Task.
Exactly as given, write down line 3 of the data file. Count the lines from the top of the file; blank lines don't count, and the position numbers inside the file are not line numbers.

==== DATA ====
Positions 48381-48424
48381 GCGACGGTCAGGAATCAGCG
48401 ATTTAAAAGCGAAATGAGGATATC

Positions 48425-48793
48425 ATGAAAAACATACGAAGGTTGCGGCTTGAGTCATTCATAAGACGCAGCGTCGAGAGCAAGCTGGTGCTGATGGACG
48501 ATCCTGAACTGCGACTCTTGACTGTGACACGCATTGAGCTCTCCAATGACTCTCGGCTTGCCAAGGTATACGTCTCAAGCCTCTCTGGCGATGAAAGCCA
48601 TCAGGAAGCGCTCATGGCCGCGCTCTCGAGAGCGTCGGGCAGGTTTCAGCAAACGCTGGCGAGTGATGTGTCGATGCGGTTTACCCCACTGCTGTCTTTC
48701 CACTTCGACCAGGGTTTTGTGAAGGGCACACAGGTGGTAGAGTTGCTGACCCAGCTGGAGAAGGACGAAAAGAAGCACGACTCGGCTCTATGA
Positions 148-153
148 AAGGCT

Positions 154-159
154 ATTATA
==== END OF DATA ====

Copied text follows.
48401 ATTTAAAAGCGAAATGAGGATATC